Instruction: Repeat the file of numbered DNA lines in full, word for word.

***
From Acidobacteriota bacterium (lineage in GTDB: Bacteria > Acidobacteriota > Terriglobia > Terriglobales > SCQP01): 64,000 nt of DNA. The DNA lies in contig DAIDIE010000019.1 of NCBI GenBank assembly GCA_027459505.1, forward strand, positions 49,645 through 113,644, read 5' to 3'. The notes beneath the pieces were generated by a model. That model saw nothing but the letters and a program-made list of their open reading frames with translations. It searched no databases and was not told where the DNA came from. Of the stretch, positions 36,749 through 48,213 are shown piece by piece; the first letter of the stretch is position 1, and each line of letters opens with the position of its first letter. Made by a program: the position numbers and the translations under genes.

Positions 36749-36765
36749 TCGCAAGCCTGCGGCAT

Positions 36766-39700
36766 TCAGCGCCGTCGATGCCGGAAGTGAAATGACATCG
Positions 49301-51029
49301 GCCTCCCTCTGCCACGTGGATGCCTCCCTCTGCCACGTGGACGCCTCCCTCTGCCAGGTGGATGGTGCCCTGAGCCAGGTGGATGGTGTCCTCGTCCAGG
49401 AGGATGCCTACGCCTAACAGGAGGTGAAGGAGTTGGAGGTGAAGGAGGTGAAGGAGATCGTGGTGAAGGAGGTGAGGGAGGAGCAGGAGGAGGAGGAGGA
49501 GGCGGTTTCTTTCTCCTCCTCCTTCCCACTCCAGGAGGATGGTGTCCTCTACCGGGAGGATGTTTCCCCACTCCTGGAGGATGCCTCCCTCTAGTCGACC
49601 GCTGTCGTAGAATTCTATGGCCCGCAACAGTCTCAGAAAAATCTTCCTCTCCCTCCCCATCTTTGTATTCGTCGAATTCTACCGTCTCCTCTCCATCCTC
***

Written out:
From Acidobacteriota bacterium (lineage in GTDB: Bacteria > Acidobacteriota > Terriglobia > Terriglobales > SCQP01): 64,000 nt of DNA. The DNA lies in contig DAIDIE010000019.1 of NCBI GenBank assembly GCA_027459505.1, forward strand, positions 49,645 through 113,644, read 5' to 3'. The notes beneath the pieces were generated by a model. That model saw nothing but the letters and a program-made list of their open reading frames with translations. It searched no databases and was not told where the DNA came from. Of the stretch, positions 36,749 through 48,213 are shown piece by piece; the first letter of the stretch is position 1, and each line of letters opens with the position of its first letter. Made by a program: the position numbers and the translations under genes.

Positions 36749-36765
36749 TCGCAAGCCTGCGGCAT

Positions 36766-39700
36766 TCAGCGCCGTCGATGCCGGAAGTGAAATGACATCG
Positions 49301-51029
49301 GCCTCCCTCTGCCACGTGGATGCCTCCCTCTGCCACGTGGACGCCTCCCTCTGCCAGGTGGATGGTGCCCTGAGCCAGGTGGATGGTGTCCTCGTCCAGG
49401 AGGATGCCTACGCCTAACAGGAGGTGAAGGAGTTGGAGGTGAAGGAGGTGAAGGAGATCGTGGTGAAGGAGGTGAGGGAGGAGCAGGAGGAGGAGGAGGA
49501 GGCGGTTTCTTTCTCCTCCTCCTTCCCACTCCAGGAGGATGGTGTCCTCTACCGGGAGGATGTTTCCCCACTCCTGGAGGATGCCTCCCTCTAGTCGACC
49601 GCTGTCGTAGAATTCTATGGCCCGCAACAGTCTCAGAAAAATCTTCCTCTCCCTCCCCATCTTTGTATTCGTCGAATTCTACCGTCTCCTCTCCATCCTC